One of the two factions battling for control of Libya took steps on Sunday to divert incoming oil revenue away from the central bank and into its own new account, a steep escalation in the contest over the country’s vast wealth.
Libya’s oil and money are the prizes that have driven much of the competition among militias and factions in the nearly four years since the overthrow of Col. Muammar el-Qaddafi, and as the fighting on the ground has slashed oil revenues, the legal and political battle for control of Libya’s assets has become overt and intense.
Over the past nine months, the many local militias that sprang up around Colonel Qaddafi have now broken into two warring coalitions, each with its own provisional government. Officials of the Central Bank of Libya, which holds the country’s roughly $90 billion in foreign reserves and receives the income of the National Oil Corporation, say they have tried to stay neutral, continuing to pay government salaries and consumer subsidies in the territory controlled by the rival governments.
But the faction that is recognized internationally as Libya’s legitimate government, now based in the eastern cities of Tobruk and Bayda, has repeatedly sought without success to exert control over those assets. On Sunday it fired the latest salvo in that battle.
That government’s prime minister, Abdullah al-Thinni, issued a directive for the National Oil Company to stop passing incoming revenue to the central bank and instead to direct those funds to its own bank account in the United Arab Emirates, a major backer of Mr. Thinni’s government and its faction.
The move could now set off a host of sweeping consequences, potentially including a breakup of the bank, a drastic rebalancing of what has appeared to be a stalemate in the day-to-day battle between the two factions or a Western intervention to seize and manage the bank’s foreign reserves.
But how the situation might play out is difficult to predict, in part because the prime minister’s directive appeared to contradict the position of the Western powers toward the status of the bank and the larger Libyan conflict.
Financial institutions in the United States, Britain and other Western powers hold much of Libya’s foreign reserves, so they may play a critical role in the disposition of those assets.
Mr. Thinni’s directive also comes as the Tobruk-Bayda government is experiencing an acute shortage of cash. With oil revenue down, the central bank has paid only for salaries and subsidies.
In recent interviews, military leaders and other officials supporting the Tobruk-Bayda government have complained that they desperately need military supplies and medicines, saying that the government had even turned to local commercial banks for a loan, possibly as much as $3 billion, because it could not obtain the funds it needed from the Libyan reserves.
“Our ammunition is running out; our light weapons are running out,” said Saqr al-Jaroushi, chief of a small air force of bombers and helicopters aligned with the Tobruk-Bayda government.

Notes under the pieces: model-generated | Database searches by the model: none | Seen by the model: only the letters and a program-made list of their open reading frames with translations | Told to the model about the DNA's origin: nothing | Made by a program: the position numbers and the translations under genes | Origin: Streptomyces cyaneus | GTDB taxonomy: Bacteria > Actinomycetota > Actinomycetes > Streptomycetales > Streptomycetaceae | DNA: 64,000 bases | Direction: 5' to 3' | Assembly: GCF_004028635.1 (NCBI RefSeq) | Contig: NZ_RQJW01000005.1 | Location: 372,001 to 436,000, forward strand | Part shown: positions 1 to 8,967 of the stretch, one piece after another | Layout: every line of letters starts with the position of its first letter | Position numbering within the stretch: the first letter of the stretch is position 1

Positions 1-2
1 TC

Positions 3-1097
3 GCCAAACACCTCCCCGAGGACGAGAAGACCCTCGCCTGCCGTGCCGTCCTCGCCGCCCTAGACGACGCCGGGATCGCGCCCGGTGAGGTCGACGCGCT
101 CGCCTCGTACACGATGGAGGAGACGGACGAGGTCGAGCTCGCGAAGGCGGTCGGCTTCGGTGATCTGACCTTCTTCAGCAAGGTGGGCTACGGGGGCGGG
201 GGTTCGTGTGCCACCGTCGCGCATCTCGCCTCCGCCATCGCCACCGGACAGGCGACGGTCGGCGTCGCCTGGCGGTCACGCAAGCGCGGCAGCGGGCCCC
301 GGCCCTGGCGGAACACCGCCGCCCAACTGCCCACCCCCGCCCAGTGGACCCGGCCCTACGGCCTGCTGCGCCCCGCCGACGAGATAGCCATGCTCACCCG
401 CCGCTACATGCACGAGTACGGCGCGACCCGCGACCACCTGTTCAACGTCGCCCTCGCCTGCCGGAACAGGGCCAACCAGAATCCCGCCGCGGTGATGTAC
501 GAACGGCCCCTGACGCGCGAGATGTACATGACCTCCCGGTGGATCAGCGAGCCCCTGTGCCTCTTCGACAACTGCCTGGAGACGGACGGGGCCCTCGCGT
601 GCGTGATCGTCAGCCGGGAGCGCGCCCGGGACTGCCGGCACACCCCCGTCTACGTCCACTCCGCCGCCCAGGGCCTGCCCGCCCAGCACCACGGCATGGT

Supporters of that government contend that the bank’s posture of neutrality benefits the other side of the conflict, based in the cities of Misurata and Tripoli. That faction includes both moderate and extremist Islamists as well as some regional militias, and supporters of the Tobruk-Bayda government accuse their Misurata-Tripoli rivals of collaborating with Islamist terrorists like Al Qaeda and the Islamic State, also known as ISIS or ISIL.
But while they recognize the Tobruk-Bayda government as legitimate, the United States, Britain and other Western powers have given it only qualified support.
They recognize it as legitimate because it includes a Parliament elected last year (although only a slight majority of its members continue to meet there), but they are wary because it is aligned with an unpredictable military commander, Gen. Khalifa Hifter. Last year he promised to purge Libya of both moderate and extremist Islamists, and he now appears to dominate the Tobruk-Bayda government.
Instead of backing General Hifter and the Tobruk-Bayda government, the Western powers and the United Nations have sought to broker the formation of a single unity government that could reconcile the moderates from each side.
In part because of that stance, the West has also resisted the Tobruk-Bayda faction’s attempts to take control of the bank. The Tobruk-Bayda government has already tried to replace the bank’s chairman, Sadiq Omar el-Kabir, in an effort to assert its control.
But the United States, Britain and other governments have continued to recognize the bank’s current management. American officials have even applauded the management for its efforts to stay neutral and avoid either the breakup of the bank or the squandering of Libya’s assets.
Separately on Sunday, the Islamic State claimed responsibility for a suicide bombing that killed at least four people and wounded many others at a checkpoint near Misurata. Although the Misurata-Tripoli coalition includes some Islamist extremists, a militia from Misurata has recently clashed with fighters from the Islamic State who have taken control of the city of Surt.
Source: The New York Times